17. Moreover - God has an indisputable right to reject those who will not accept the blessings on his own terms. And this he exercised in the case of Pharaoh; to whom, after many instances of stubbornness and rebellion, he said, as it is recorded in scripture, For this very thing have I raised thee up - That is, Unless thou repent, this will surely be the consequence of my raising thee up, making thee a great and glorious king, that my power will be shown upon thee, (as indeed it was, by overwhelming him and his army in the sea,) and my name declared through all the earth - As it is at this day. Perhaps this may have a still further meaning. It seems that God was resolved to show his power over the river, the insects, other animals, (with the natural causes of their health, diseases, life, and death,) over the meteors, the air, the sun, (all of which were worshipped by the Egyptians, from whom other nations learned their idolatry,) and at once over all their gods, by that terrible stroke of slaying all their priests, and their choicest victims, the firstborn of man and beast; and all this with a design, not only to deliver his people Israel, (for which a single act of omnipotence would have sufficed,) but to convince the Egyptians, that the objects of their worship were but the creatures of Jehovah, and entirely in his power, and to draw them and the neighbouring nations, who should hear of all these wonders, from their idolatry, to worship the one God. For the execution of this design, (in order to the display of the divine power over the various objects of their worship, in variety of wonderful acts, which were at the same time just punishments for their cruel oppression of the Israelites,) God was pleased to raise to the throne of an absolute monarchy, a man, not whom he had made wicked on purpose, but whom he found so, the proudest, the most daring and obstinate of all the Egyptian princes; and who, being incorrigible, well deserved to be set up in that situation, where the divine judgments fell the heaviest. Exod. ix, 16.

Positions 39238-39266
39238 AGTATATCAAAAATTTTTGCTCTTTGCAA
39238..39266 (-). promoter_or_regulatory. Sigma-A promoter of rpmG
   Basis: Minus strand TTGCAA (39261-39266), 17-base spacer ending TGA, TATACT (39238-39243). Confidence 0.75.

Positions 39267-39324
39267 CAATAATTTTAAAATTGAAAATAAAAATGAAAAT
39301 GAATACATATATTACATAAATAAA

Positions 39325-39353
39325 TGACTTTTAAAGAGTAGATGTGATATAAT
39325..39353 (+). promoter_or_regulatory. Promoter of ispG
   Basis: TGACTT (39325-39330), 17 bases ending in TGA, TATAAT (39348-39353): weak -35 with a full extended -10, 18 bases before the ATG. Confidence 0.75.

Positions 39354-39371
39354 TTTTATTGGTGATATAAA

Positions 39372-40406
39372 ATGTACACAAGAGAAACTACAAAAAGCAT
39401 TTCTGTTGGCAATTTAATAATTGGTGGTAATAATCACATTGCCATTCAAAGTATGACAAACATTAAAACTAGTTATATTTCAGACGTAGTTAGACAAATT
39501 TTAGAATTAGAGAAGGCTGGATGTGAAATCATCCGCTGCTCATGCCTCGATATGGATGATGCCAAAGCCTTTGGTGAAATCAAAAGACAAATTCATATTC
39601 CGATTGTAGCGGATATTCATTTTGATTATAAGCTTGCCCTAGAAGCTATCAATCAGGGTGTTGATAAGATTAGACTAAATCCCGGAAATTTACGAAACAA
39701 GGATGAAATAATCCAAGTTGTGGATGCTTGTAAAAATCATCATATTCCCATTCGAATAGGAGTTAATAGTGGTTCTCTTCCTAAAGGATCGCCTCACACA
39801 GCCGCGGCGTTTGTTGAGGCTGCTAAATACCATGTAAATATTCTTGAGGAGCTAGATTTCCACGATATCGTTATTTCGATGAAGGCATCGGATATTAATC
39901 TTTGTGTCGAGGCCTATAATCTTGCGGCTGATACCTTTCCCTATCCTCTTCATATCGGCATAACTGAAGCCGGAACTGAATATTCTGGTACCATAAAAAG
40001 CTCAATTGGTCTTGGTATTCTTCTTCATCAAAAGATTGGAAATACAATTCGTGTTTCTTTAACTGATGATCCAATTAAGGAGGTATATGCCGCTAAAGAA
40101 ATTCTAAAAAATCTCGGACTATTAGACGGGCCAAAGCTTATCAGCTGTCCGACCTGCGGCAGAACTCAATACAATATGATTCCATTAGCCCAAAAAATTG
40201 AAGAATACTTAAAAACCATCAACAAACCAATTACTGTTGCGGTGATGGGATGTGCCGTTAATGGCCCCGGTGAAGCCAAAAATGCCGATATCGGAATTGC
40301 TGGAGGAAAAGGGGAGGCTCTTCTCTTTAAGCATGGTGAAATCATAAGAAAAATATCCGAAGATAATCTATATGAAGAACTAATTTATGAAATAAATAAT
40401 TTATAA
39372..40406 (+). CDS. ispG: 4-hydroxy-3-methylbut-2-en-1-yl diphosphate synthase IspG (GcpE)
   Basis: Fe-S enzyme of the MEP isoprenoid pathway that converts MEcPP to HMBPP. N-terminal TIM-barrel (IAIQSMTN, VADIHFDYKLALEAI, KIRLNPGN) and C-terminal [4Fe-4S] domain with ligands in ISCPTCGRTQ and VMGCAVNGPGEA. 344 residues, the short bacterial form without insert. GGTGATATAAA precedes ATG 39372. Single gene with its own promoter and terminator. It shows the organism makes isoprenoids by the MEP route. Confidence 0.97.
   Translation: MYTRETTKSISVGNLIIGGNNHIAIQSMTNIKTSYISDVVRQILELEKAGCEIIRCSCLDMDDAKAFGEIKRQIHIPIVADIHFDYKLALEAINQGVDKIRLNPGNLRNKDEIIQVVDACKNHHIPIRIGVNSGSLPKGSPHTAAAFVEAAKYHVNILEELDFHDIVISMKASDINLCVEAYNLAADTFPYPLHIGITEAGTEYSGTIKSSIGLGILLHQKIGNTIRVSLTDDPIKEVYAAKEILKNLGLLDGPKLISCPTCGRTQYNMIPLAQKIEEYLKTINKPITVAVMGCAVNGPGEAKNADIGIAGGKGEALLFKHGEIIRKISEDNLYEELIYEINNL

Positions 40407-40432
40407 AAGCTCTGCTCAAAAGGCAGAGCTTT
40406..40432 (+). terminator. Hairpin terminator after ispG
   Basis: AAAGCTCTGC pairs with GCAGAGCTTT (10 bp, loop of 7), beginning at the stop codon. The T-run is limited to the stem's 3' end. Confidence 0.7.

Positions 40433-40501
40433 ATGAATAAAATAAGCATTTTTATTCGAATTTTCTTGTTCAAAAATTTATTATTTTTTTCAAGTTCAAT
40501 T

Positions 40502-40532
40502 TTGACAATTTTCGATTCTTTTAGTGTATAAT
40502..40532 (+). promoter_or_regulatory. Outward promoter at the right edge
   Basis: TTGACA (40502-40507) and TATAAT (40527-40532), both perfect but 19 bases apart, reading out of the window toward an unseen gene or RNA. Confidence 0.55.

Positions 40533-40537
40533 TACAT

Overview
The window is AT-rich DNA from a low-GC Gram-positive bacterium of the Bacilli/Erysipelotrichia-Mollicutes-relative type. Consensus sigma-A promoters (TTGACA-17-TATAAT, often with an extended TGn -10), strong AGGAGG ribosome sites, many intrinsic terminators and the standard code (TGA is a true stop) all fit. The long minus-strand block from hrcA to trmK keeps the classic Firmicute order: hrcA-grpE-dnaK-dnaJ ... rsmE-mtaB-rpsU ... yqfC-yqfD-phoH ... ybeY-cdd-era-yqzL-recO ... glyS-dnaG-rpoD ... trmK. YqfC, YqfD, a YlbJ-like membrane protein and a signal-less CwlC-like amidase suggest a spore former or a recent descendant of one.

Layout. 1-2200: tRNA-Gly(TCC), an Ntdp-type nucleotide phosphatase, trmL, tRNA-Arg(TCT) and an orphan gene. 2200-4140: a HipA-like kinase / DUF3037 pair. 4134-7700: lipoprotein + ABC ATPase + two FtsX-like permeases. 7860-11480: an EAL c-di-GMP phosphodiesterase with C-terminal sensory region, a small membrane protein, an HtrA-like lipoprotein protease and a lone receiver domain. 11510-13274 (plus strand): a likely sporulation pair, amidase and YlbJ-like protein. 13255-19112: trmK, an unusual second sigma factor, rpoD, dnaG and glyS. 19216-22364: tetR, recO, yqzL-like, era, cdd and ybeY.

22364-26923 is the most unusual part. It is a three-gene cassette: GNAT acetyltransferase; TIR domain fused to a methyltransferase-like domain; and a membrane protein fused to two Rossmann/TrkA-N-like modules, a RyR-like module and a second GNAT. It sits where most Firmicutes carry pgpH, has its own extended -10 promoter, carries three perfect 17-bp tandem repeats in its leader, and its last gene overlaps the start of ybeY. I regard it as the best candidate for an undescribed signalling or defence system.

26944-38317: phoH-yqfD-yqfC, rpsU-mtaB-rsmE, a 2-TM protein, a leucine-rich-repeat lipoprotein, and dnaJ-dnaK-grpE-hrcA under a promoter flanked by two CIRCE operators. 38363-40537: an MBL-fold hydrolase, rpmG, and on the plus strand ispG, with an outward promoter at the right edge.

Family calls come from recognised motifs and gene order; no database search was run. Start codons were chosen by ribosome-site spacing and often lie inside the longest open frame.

18. So then - That is, accordingly he does show mercy on his own terms, namely, on them that believe. And whom he willeth - Namely, them that believe not. He hardeneth - Leaves to the hardness of their hearts.
19. Why doth he still find fault - The particle still is strongly expressive of the objector's sour, morose murmuring. For who hath resisted his will - The word his likewise expresses his surliness and aversion to God, whom he does not even deign to name.